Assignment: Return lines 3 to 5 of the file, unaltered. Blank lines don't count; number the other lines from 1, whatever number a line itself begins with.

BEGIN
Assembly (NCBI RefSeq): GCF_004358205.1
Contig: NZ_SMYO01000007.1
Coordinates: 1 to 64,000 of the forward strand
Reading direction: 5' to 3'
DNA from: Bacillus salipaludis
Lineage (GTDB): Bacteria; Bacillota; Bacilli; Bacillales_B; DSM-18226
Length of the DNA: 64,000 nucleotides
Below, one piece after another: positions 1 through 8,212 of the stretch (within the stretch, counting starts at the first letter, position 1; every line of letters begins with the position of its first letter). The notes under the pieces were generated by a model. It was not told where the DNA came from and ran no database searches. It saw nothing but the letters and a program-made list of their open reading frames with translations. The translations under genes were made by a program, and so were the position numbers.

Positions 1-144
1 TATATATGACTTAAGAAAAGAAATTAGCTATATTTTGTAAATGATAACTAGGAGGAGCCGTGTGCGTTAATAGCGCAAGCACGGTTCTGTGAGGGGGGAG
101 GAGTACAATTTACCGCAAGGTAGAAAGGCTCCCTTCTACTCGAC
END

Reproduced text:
Coordinates: 1 to 64,000 of the forward strand
Reading direction: 5' to 3'
DNA from: Bacillus salipaludis